A cloud of ammonia leaked from a broken pipe at the Columbus Salame plant on Forbes Avenue in South San Francisco.
Twenty-four people were exposed to the ammonia leak and were transported to the nearby Genentech parking lot to be treated and decontaminated. Eight of them ended up in the hospital.
Edward Borja is a UPS driver. He was loading his truck when he started feeling sick.
"You can't breathe, you can' breathe, and my throat started to itch," said Borja.
"We started to get a sore throat, getting dizzy, some of us threw up," said UPS employee Sandra Garcia.
"The ammonia affects your respiratory system, they were having some difficulty breathing and we were doing decontamination, they were washing them down and decontaminating them," said fire marshall Luis DaSilva.
The source of that leak was the cooling system on the roof of the Columbus Meat Processing Plant in South San Francisco. It's used to chill the meats. The CEO of the company said a valve suddenly ruptured.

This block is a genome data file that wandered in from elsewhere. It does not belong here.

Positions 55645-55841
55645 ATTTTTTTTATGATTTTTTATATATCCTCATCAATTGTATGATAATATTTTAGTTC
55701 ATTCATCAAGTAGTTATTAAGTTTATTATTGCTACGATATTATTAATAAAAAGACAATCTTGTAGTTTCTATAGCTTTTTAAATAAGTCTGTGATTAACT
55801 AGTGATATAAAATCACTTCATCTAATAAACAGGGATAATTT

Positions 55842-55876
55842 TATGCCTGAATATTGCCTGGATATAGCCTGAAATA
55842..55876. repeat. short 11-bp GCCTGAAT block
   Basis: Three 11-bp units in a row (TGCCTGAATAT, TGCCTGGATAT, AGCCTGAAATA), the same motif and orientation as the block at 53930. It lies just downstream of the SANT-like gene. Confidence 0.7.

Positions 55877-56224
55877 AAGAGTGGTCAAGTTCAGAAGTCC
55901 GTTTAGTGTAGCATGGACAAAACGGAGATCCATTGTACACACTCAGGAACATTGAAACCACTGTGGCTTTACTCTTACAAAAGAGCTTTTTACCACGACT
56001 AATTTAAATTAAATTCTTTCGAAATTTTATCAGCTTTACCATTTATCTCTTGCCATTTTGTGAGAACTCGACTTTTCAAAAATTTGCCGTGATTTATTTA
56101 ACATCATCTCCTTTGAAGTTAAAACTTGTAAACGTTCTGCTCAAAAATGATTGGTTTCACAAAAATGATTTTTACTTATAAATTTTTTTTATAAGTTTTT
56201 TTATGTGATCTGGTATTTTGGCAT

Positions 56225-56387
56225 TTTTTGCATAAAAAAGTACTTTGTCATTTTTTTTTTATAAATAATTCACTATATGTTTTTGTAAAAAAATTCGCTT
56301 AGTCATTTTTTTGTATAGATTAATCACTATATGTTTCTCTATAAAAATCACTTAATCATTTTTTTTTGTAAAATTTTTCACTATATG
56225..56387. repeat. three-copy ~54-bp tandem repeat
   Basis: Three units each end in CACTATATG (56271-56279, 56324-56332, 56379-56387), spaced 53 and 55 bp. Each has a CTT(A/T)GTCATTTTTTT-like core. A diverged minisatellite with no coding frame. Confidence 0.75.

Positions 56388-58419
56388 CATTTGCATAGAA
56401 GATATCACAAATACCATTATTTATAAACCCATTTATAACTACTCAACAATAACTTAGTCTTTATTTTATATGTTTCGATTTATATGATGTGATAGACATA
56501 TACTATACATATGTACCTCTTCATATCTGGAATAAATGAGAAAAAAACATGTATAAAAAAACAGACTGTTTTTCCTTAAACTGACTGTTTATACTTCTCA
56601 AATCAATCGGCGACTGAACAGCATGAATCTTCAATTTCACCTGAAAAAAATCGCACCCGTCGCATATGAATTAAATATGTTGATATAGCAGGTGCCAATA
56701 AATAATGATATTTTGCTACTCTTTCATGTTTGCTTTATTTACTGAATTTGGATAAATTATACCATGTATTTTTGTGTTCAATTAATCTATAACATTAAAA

"It was actually changed a few days ago and tested and verified and worked and for some reason ruptured today," said Columbus Foods CEO Ralph Denisco.
The accident happened at 5:30 a.m. as workers were starting the first shift. Hundreds of employees at other companies nearby were also affected.
Cars and trucks traveling on Forbes Boulevard were diverted, causing backups on Highway 101.
Just last month the company had a major fire at its packaging and slicing facility just a few blocks from Cabot Road. Fire investigators still don't know how that fire started.
After that fire, most of the workers at that facility were transferred to another plant and about 30 were laid off.
Friday's accident shut down production for about six hours. The plant reopened once hazardous materials teams said it was safe to come back to work.